"It turned out to be a nice little park that really took advantage of the surroundings there," said O & # 39; Neill.
O'Neill is also proud of the network of trails that has been set up throughout the city.
He applauds the current and past councilors for making a commitment to keep the walkway systems going while the subdivisions continue to be built.
Another milestone for the city that O'Neill is proud of is the purchase of the former YMCA land and the creation of the Bertram Chain of Lakes Regional Park.
"People call it a one-off project," said O'Neill.
"I say it's a one-on-five life project," he said.
O'Neill mentions the Fallon Avenue roundabouts, the Fallon Avenue flyover, and the rebuilding of Chelsea Avenue as projects of good ethics in planning.
As O & # 39; Neill transitions from the public employment sector to the private sector of retirement living, he can proudly see the work of the Central Mississippi Regional Planning Partnership (formerly Highway 25 Coalition) as a group shaping the future of the area, communities as well as productivity both the city's automotive division and the city's liquor store and the work Fibernet has done to fight for city dwellers' rights – both technology and pricing – on behalf of competitive internet services.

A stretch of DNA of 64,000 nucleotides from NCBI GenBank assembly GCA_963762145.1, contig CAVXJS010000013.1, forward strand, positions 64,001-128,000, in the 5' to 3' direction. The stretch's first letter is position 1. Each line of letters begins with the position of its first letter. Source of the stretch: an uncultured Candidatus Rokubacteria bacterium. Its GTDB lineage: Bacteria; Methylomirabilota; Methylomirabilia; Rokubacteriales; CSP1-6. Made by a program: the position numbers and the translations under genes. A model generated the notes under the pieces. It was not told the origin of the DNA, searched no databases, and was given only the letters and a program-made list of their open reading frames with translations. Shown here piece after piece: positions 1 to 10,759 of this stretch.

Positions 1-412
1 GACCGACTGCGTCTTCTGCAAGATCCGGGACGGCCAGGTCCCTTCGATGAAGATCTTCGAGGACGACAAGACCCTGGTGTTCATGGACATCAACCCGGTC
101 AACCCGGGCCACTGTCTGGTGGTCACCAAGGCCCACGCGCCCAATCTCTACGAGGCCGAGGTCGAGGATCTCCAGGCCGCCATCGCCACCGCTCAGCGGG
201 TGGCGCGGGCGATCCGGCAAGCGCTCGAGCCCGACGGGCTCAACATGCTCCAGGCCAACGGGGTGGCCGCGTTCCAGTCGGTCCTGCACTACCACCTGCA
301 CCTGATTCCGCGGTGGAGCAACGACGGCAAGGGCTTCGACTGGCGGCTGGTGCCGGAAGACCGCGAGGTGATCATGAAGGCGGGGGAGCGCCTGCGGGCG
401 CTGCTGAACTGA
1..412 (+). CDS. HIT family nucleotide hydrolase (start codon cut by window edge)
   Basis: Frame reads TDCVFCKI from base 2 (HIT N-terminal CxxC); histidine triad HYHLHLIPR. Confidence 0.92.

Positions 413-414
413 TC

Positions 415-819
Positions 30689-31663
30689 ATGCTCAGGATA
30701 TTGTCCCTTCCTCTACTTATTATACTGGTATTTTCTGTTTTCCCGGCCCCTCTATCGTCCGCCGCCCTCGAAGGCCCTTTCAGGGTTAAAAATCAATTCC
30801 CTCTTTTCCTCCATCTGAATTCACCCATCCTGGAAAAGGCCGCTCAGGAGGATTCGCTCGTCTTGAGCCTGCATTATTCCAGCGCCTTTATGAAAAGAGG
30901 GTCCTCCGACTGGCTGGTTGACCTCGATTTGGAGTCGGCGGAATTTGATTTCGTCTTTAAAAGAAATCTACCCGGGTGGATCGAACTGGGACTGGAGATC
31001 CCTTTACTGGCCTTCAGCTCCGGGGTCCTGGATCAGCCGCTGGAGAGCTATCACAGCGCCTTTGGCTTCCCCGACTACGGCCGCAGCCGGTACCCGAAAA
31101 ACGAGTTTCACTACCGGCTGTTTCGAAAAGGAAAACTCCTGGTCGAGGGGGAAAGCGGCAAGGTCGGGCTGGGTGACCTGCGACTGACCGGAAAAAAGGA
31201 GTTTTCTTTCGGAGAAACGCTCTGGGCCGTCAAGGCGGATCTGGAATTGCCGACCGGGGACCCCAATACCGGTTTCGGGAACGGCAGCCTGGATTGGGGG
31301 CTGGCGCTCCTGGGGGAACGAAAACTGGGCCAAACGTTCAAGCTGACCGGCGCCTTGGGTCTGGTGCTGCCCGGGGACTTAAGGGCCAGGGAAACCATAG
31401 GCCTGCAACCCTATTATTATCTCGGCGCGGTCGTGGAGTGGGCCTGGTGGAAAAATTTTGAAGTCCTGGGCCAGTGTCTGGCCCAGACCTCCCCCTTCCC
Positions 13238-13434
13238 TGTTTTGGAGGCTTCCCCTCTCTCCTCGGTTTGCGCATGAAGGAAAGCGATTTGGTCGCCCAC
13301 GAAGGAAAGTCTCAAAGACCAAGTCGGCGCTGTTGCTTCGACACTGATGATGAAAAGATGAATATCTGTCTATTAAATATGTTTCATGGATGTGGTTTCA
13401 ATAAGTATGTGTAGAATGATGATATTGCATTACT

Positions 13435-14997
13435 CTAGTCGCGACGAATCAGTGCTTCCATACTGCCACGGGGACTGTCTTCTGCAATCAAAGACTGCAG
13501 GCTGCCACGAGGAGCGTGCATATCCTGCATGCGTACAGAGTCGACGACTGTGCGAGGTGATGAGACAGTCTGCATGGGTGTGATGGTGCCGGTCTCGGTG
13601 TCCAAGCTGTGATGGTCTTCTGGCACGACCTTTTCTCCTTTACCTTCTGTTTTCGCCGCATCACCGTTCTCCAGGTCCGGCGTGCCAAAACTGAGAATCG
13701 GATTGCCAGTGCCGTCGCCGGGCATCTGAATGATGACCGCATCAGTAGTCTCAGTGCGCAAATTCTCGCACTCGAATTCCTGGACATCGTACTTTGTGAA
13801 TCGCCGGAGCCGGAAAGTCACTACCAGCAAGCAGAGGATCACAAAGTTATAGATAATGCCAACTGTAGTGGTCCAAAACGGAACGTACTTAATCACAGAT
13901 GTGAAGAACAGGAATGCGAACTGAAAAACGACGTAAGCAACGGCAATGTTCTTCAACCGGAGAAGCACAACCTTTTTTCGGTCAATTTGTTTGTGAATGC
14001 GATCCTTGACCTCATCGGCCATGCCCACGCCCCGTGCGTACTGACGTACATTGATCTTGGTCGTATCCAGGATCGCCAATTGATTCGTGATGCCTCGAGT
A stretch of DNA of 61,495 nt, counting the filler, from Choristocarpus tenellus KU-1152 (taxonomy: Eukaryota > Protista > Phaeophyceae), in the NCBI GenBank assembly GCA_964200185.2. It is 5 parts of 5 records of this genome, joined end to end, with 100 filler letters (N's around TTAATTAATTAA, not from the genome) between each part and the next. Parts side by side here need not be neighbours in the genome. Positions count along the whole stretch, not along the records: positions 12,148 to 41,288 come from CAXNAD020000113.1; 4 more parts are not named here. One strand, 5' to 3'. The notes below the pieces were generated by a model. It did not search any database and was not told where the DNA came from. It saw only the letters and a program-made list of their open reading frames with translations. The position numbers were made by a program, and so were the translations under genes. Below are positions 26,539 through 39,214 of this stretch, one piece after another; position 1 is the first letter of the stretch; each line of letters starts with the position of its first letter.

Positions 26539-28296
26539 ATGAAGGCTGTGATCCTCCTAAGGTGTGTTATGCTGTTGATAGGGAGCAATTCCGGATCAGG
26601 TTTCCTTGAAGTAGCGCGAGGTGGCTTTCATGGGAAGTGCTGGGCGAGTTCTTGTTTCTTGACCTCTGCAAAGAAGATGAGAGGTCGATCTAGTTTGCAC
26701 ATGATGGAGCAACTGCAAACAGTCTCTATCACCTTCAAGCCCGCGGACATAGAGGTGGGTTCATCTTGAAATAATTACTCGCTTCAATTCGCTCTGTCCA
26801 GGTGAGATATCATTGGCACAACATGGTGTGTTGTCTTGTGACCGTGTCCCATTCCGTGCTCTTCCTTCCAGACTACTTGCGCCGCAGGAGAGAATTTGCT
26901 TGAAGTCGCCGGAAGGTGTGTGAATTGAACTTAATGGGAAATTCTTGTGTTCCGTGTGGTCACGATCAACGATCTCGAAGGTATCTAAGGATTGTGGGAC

The city's development of an arts program is also something that Monticello has successfully accomplished and that has opened the eyes of many other communities.
As March 1st approaches with just one more turn of the calendar, before O'Neill's last day is pictured ahead of us, it reflects the end of a great run as Monticello city administrator.
"There are many rewards in the position, but after 34 years of responsibility, long hours, and nightly meetings keeping up is not as easy as it used to be," said O & # 39; Neill.
It is also more difficult to sustain the single-minded effort that it takes to get the job done right, he said.
"I look forward to improving the balance between family, friends and new and interesting activities," said O & # 39; Neill.
But at the end of the day, the world that Jeff O'Neill's life has been for the past 34 years is sure to be missed.
"I'm so grateful to have had the opportunity to work with so many to help bring Monticello forward," said O & # 39; Neill.